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spaceSpace and PhysicsspaceAstronomy

Hubble Spots Galaxy Pair Connected By Luminous Stellar Bridge

These cosmic islands have begun their merging dance.

author

Dr. Alfredo Carpineti

Senior Staff Writer & Space Correspondent

clockNov 8 2022, 14:04 UTC
Two spiral galaxies are viewed almost face-on; they are a mix of pale blue and yellow in colour, crossed by strands of dark red dust. A blueish bridge of stars connects them. On one side, a third galaxy visibly distrubed is visible
Detail of the new Arp 248 image from Hubble. Image credit: ESA/Hubble & NASA, Dark Energy Survey/DOE/FNAL/DECam/CTIO/NOIRLab/NSF/AURA, J. Dalcanton

The Hubble Space Telescope has taken an incredible picture of the galactic system Arp 248, also known as Wild’s Triplet. These three interacting galaxies are renowned for having a luminous bridge of stars between two of them, an indication of the merging process that is underway between these objects.

The image was released by the European Space Agency last week, and it has a spectacular example of a feature that astronomers call a tidal bridge. As galaxies approach each other, they begin to interact gravitationally. It is possible for galaxies to just slam into one another (the cartwheel galaxy being one of those) but often, mergers will start with a slow dance, with galaxies getting close to each other before moving back away again.

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The galaxies will eventually become one. But, during the close passages, they can distort each other (like the third member of the triplet in the middle) and even tug at their spiral arms so much that, as the tidal forces stretch them, they connect into these bridges. The one in this picture is a splendid example of them.

Two spiral galaxies are viewed almost face-on; they are a mix of pale blue and yellow in colour, crossed by strands of dark red dust. They lie in the upper-left and lower-right corners. A long, faint streak of pale blue joins them, extending from an arm of one galaxy and crossing the field diagonally. A small spiral galaxy, orange in colour, is visible edge-on, left of the lower galaxy.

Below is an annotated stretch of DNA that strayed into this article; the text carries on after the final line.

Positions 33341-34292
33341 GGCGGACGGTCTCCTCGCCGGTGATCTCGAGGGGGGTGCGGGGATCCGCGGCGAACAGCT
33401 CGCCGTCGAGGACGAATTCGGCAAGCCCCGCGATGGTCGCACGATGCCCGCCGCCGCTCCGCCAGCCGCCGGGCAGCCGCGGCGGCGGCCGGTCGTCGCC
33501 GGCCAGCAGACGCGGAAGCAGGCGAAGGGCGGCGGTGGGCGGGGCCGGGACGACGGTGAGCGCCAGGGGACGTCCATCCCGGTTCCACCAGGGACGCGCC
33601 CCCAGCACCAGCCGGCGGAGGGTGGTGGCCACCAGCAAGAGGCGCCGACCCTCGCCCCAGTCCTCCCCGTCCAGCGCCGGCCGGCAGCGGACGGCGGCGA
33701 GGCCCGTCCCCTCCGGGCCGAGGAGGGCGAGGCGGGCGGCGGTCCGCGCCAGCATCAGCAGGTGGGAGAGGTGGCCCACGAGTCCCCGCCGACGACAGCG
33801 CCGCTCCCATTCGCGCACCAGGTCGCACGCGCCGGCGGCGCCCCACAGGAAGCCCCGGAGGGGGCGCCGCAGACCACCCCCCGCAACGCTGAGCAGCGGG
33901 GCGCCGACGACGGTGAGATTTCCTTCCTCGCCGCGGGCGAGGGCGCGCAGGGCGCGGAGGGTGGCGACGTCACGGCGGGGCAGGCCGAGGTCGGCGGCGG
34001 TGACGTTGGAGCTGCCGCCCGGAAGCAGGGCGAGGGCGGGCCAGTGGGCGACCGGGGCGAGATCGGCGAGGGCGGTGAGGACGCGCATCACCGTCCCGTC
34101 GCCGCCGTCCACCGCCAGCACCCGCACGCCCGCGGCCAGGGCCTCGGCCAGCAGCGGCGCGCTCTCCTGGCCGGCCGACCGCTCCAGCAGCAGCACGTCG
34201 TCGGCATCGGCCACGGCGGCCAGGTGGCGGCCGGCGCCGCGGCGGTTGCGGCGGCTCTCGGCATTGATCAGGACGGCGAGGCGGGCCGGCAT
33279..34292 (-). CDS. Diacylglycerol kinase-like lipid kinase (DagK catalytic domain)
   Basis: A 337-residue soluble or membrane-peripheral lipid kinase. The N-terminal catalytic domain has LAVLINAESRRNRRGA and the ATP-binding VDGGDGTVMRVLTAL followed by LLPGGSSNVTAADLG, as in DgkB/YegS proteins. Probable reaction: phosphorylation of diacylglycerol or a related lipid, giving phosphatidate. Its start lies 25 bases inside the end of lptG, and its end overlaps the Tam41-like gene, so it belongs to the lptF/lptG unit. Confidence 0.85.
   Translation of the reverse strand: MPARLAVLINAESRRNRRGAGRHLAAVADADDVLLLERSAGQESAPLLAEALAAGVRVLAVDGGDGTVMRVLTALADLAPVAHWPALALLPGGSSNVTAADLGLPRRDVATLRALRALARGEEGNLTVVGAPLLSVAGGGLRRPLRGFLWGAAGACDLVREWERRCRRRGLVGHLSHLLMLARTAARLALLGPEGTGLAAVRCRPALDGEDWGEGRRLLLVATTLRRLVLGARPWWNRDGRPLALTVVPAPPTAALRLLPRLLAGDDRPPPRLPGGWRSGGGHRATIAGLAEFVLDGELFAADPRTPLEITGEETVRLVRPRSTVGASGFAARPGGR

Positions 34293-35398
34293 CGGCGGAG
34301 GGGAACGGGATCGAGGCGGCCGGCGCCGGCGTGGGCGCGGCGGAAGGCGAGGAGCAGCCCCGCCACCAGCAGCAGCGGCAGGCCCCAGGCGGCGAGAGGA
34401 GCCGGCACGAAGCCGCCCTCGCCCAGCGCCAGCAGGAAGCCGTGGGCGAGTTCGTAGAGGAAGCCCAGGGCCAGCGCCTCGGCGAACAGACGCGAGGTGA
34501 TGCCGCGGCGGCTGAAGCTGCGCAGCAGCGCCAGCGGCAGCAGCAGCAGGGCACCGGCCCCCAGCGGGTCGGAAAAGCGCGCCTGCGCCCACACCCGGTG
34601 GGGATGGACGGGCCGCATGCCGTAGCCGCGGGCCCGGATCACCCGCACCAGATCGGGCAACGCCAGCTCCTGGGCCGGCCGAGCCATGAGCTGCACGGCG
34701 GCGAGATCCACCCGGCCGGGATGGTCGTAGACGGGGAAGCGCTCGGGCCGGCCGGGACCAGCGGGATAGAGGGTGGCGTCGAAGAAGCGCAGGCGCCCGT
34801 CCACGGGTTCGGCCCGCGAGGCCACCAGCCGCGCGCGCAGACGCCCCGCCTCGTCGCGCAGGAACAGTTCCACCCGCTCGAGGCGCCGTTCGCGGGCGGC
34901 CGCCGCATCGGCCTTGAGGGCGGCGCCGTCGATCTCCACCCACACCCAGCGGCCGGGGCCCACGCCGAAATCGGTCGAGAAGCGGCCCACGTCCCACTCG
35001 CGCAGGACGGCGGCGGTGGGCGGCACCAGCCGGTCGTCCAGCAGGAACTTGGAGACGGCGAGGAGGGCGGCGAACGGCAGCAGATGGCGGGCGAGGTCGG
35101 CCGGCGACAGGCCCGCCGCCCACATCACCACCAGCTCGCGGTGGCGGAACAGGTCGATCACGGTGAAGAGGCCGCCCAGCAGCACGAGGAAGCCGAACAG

The incredible Arp 248, also known as Wild's Triplet. Image credit: ESA/Hubble & NASA, Dark Energy Survey/DOE/FNAL/DECam/CTIO/NOIRLab/NSF/AURA, J. Dalcanton


The galaxies are located about 200 million light-years away, but to see similar effects we can look much closer to home. The Milky Way is surrounded by smaller galaxies. Some of them have already been cannibalized by our home in the cosmos, such as the Gaia-Enceladus-Sausage galaxy. Others are on a slower merging path.

Among them, there are the Large and Small Magellanic Clouds. These two dwarf galaxies are visible to the naked eye in the Southern hemisphere, and as they move around the Milky Way they interact with our galaxy and themselves. A ribbon of gas connects the Milky Way to them, known as the Magellanic stream, and there is a bridge between the two Magellanic clouds with a few stars, a lot of gas, and a weak magnetic field. Not as spectacular as Arp 248, but still an indication that a merger has begun.

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Wild’s Triplet takes its name from British-born and Australia-based astronomer Paul Wild who studied this interacting trio in the 1950s. The classification of Arp 248 comes from its inclusion in the Atlas of Peculiar Galaxies, a catalog of galaxies with unusual shapes produced by American astronomer Halton Arp in 1966. Among them, there are the Antennae Galaxies, the Whirlpool Galaxy, and the Mice Galaxies. Hubble is studying peculiar galaxies to find intriguing candidates for future studies with the telescope, as well as JWST and the Atacama Large Millimeter/submillimeter Array.


spaceSpace and PhysicsspaceAstronomy
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  • European Space Agency